SUBMISSION REQUIREMENTS for Writing Module: Digital files to be uploaded between Sept. 15 and midnight Oct.1, 2019.  

Minimum entry is 6 pages of writing samples and a maximum of 10 pages. This count does not include the cover pages. The Writing Module should be combined and submitted as a single PDF document between to be uploaded between Sept. 15 and midnight Oct 1, 2019.

Each entry should include a cover page with:

  1. Your name,
  2. The title of the piece, and
  3. The word count before each writing piece submitted.

This cover page does not count as one of your 6-10 pages of writing.

cause your entry to be disqualified. If you have questions, don’t be afraid to ask for clarification over email or Slack before the submission date. We want you to succeed and to enjoy participating.

When you’re ready to submit your writing, make sure to complete this checklist:

  • 1. Combine your entries into a single PDF with a cover page in front of each individual entry.
  • 2. Submit your PDF online.
  • 3. Attach a one page PDF personal biography which includes a photo, brief history of your birding, why you entered the contest and who has helped you along the way. (Only one biography needed per YBYC participant. You do not need to attach multiple biographies if you participate in multiple modules.)

File label for the Writing Module entry should follow this format:

Writing-YourName-Age for example:  Writing-ChrisBirder-16

We will send you instructions for uploading your submissions closer to the due date.

We encourage adult mentoring and are curious as to how much and how our young birders are getting such help. Please include a sentence or two letting us know if you had adult help, if any, and how much on this module.

Look here for some expert advice offered by Birding magazine’s Editor, Ted Floyd on writing:

http://youngbirders.aba.org/2015/09/the-aba-young-birder-of-the-year-contest-advice-from-a-writing-module-judge.html

Failure to follow all submission requirements, especially file-naming protocols, will cause your entry to be disqualified. If you have questions, don’t be afraid to ask for clarification over email or Slack before the submission date. We want you to succeed and to enjoy participating.

Photographs for this module must be digital. All of the images of birds you submit should be of wild birds, though they may be interacting with people or man-made structures. For example, backyard and feeder birds are allowed. Photos will be judged on overall artistic merit, creativity and technical skill as well as labeling. Minimum entry is 6 photographs, with a maximum of 10.

The Photography Module is one of the three supporting modules for the Young Birder of the Year Grand Prize Awards. To compete for the Young Birder of the Year Grand Prize Awards, do both major modules, OR do one major module and two supporting modules.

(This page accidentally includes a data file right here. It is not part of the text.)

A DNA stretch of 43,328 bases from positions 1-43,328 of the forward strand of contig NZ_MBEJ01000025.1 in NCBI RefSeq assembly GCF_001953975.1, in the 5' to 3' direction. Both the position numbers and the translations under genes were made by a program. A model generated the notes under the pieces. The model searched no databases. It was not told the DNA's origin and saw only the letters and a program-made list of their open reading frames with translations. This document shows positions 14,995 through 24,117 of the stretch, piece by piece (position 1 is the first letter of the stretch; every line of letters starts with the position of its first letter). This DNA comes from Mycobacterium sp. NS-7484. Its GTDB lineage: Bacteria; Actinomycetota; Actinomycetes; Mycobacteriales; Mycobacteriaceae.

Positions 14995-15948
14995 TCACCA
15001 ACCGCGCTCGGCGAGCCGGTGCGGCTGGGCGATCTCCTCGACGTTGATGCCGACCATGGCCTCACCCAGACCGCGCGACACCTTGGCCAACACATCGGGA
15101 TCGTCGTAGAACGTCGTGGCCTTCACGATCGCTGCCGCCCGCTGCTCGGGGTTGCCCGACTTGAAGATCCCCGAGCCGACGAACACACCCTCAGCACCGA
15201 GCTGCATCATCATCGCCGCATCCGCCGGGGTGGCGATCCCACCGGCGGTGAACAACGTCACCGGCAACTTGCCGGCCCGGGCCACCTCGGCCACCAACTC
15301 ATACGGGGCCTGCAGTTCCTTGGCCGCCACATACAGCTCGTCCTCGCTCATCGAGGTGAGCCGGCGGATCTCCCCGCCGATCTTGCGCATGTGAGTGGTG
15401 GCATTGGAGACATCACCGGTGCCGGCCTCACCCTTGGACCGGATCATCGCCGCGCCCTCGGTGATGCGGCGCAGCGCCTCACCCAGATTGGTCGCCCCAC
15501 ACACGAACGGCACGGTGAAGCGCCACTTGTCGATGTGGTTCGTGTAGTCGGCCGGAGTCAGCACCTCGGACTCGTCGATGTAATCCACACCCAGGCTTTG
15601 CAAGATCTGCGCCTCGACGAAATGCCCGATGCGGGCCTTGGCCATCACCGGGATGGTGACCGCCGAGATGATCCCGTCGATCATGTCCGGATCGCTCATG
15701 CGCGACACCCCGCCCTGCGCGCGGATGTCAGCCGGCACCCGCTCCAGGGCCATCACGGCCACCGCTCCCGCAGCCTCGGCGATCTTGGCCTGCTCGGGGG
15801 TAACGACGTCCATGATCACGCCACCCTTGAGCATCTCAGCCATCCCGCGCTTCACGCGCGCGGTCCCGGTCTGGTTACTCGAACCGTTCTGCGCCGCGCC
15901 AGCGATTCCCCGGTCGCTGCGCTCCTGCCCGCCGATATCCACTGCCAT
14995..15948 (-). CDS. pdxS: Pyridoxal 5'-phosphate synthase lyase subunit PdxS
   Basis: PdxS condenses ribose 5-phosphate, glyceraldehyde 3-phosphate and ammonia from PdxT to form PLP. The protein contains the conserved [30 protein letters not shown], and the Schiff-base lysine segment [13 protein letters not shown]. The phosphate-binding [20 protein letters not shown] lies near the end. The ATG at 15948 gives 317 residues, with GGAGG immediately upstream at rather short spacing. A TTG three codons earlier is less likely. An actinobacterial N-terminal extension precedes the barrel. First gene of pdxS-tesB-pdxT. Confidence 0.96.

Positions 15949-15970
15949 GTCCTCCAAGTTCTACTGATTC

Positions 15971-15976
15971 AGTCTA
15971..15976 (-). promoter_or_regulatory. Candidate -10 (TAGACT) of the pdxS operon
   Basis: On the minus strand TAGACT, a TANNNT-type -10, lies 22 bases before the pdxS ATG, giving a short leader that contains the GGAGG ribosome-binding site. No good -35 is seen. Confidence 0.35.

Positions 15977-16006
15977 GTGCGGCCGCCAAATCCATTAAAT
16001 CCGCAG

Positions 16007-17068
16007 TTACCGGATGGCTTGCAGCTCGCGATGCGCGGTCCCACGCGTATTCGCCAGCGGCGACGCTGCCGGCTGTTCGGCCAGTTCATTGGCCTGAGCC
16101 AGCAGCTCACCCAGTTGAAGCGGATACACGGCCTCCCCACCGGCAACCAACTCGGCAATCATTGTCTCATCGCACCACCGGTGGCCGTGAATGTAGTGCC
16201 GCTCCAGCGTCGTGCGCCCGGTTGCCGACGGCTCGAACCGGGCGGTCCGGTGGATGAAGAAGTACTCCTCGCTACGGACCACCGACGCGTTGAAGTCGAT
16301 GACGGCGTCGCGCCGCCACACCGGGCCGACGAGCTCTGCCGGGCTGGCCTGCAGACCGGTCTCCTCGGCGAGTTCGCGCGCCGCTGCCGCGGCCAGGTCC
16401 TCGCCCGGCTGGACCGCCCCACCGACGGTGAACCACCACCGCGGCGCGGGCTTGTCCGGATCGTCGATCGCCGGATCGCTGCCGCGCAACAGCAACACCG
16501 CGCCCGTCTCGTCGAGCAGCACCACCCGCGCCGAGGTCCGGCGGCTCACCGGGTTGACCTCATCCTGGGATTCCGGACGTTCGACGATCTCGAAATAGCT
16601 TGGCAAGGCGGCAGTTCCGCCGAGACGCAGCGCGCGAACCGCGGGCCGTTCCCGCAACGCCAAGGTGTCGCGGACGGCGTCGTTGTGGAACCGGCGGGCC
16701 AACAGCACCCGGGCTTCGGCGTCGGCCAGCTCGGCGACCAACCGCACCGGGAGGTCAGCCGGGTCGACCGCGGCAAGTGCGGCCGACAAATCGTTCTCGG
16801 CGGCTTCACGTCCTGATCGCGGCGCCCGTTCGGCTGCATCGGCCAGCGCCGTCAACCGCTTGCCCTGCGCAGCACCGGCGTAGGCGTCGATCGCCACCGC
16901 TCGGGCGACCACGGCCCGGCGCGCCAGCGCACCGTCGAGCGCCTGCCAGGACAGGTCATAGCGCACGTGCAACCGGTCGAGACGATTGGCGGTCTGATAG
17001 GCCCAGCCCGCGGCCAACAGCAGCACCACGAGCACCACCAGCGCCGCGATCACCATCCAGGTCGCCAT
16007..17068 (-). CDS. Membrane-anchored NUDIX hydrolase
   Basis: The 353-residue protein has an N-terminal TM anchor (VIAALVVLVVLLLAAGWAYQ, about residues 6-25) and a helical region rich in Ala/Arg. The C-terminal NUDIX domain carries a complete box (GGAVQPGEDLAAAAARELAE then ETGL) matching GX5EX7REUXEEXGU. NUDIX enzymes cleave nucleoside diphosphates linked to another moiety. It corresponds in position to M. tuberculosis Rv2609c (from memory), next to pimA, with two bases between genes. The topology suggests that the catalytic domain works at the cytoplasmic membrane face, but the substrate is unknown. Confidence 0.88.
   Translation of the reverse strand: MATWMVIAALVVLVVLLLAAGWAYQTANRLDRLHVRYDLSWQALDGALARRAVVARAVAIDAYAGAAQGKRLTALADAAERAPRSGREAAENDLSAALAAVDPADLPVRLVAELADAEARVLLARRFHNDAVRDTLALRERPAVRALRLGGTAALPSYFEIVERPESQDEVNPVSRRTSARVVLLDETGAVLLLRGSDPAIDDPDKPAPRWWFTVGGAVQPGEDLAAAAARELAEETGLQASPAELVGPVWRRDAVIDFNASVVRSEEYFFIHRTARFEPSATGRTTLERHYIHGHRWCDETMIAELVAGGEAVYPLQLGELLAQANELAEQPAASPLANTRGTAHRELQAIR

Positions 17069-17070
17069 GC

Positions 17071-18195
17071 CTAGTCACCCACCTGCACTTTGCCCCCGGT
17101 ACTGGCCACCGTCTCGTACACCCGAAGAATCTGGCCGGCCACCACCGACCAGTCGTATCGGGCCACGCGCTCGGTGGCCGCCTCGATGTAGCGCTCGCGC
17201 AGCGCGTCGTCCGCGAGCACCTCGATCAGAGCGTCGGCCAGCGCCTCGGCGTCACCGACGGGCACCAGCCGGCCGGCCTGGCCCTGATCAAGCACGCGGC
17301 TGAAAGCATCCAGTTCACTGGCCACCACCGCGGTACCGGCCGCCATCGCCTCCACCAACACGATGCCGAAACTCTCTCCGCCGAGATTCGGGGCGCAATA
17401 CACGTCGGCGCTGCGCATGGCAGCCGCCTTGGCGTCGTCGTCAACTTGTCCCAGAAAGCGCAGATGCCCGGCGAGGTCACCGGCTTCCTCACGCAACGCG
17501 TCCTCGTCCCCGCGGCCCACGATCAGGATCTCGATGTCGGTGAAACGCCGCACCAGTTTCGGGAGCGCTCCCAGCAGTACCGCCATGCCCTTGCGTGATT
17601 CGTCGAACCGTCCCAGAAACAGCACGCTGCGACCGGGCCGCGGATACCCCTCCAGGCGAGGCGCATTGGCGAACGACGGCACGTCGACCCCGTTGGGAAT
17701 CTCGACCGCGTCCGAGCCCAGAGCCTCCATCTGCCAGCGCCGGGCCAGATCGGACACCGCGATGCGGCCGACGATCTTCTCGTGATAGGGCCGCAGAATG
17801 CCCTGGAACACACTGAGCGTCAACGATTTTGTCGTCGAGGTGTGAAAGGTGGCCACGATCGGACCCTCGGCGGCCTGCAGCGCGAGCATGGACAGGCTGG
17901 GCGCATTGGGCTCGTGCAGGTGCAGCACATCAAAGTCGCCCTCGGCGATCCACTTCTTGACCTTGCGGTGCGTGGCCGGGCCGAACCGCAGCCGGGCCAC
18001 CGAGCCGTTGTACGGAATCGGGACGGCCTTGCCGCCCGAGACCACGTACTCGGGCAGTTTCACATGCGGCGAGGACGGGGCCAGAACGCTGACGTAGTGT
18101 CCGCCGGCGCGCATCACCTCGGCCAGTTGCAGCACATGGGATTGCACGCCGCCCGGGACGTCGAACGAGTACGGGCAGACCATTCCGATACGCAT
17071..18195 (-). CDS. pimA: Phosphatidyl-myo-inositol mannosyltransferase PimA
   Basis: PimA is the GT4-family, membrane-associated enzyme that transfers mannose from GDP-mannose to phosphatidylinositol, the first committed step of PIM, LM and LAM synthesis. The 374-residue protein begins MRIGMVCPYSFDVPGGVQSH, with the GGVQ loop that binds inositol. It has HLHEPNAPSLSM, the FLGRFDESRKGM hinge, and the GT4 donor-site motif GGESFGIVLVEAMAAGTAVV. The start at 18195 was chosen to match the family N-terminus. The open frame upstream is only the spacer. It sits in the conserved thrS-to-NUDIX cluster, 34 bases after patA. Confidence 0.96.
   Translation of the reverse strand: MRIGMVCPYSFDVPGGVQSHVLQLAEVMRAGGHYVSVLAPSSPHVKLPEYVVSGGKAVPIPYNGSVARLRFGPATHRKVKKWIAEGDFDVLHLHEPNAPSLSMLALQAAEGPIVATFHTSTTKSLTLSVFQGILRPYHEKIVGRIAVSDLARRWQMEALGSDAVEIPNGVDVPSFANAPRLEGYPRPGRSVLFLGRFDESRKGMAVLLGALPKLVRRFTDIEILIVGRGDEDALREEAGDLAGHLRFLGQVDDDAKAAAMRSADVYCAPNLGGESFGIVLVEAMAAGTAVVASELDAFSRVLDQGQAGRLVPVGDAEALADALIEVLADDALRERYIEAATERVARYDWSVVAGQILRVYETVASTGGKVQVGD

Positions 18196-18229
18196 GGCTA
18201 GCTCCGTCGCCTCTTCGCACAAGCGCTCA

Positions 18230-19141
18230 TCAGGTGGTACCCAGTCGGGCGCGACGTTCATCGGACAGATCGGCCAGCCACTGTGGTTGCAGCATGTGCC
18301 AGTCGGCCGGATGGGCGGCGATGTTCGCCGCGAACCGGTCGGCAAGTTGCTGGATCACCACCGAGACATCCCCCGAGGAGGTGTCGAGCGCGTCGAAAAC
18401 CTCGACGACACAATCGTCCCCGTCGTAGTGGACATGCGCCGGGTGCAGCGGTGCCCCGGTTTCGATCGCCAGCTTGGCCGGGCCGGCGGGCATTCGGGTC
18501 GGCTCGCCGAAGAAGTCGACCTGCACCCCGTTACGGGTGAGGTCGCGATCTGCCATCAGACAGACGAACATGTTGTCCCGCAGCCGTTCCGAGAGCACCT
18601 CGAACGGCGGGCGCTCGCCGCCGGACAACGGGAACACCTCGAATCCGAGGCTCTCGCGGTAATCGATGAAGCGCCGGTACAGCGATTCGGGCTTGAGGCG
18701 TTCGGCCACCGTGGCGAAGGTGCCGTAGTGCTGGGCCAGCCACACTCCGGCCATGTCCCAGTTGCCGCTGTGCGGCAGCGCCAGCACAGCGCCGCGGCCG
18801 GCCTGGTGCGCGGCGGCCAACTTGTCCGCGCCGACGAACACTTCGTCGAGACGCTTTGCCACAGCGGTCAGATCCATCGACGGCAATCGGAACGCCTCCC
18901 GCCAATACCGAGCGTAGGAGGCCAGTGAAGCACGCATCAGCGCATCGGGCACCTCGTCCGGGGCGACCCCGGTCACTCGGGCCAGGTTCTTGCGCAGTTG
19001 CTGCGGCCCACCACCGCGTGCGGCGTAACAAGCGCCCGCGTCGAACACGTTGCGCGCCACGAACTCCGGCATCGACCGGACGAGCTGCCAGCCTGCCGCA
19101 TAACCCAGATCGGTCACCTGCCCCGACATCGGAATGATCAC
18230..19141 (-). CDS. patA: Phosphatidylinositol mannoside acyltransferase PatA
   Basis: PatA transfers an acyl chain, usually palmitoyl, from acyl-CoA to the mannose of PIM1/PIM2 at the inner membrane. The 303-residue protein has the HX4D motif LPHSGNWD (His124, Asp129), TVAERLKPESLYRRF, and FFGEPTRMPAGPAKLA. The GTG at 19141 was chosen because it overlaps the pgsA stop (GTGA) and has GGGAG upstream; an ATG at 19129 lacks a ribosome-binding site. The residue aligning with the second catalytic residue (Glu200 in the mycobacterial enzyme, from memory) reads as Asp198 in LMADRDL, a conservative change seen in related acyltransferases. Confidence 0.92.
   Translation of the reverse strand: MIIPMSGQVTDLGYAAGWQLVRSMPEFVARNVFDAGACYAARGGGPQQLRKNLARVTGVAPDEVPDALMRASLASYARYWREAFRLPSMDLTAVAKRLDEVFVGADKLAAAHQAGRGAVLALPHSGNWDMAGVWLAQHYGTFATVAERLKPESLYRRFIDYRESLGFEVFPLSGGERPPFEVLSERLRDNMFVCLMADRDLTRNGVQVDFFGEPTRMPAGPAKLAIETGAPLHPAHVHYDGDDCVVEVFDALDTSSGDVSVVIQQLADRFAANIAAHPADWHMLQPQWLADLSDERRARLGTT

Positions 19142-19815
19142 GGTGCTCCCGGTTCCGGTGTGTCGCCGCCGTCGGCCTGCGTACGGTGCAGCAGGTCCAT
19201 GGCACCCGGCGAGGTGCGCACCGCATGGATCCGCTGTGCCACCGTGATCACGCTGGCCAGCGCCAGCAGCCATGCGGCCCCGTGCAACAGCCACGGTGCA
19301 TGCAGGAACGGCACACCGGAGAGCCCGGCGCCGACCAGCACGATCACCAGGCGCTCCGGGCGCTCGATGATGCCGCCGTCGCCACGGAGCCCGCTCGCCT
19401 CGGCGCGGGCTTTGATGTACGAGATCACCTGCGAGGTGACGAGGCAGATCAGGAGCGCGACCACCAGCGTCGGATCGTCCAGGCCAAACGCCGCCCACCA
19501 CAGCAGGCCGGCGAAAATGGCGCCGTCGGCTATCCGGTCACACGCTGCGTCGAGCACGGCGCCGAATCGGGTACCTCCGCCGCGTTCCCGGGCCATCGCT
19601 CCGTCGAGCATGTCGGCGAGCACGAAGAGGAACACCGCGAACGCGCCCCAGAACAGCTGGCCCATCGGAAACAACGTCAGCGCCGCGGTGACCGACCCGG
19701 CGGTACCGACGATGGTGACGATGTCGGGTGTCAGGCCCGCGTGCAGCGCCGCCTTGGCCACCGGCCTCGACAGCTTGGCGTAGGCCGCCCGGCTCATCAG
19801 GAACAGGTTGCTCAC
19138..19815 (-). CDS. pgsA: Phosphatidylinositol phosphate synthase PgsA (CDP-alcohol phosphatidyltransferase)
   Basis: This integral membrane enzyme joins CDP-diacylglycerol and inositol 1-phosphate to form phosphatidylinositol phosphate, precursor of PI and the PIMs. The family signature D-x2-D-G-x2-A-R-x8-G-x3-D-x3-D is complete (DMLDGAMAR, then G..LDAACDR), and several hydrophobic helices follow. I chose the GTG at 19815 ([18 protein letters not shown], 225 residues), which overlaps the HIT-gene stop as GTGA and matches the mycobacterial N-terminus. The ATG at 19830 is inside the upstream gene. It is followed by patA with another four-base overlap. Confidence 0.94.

Photography submission by Max Nootbaar.

SUBMISSION REQUIREMENTS for Photography Module:

The Photography Module is to be submitted in two formats:

  1. A single Powerpoint or Keynote presentation, uploaded between Sept. 15th and midnight of Oct. 1st, 2019 Make a slideshow of all 6 to 10 high-resolution photos that you are submitting for the judges to review. After each photo slide, please include a single slide as an summary slide. Make sure to include on that title slide:
  1. The title of the piece,
  2. The name(s) of the bird(s),
  3. The camera and settings used to take the photo, and
  4. A short two-to-five sentence commentary for each photo. Please, do not use fonts smaller than 18 points.
  1. Export your Powerpoint or Keynote presentation as a PDF, uploaded between Sept. 15th  and October 1st.

We encourage adult mentoring and are curious as to how our young birders are getting such help. Please include a sentence or two letting us know if you had adult help, if any, and how much on this module.

File label for the Photography Module entry should follow this format:

Photo-YourName-Age  for example:  Photo-ChrisBirder-16

When you’re ready to submit your artwork, make sure to complete this checklist:

  • 1. Combine your entries into a single Powerpoint or Keynote presentation, including a summary slide with each photo.
  • 2. Export your Powerpoint or Keynote presentation as a PDF.
  • 3. Attach a one page PDF personal biography which includes a photo, brief history of your birding, why you entered the contest and who has helped you along the way. (Only one biography needed per YBYC participant. You do not need to attach multiple biographies if you participate in multiple modules.)

We will send you instructions for uploading your submissions closer to the due date.

Failure to follow all submission requirements, especially file-naming protocols, will cause your entry to be disqualified. If you have questions, don’t be afraid to ask for clarification over email or Slack before the submission date. We want you to succeed and to enjoy participating.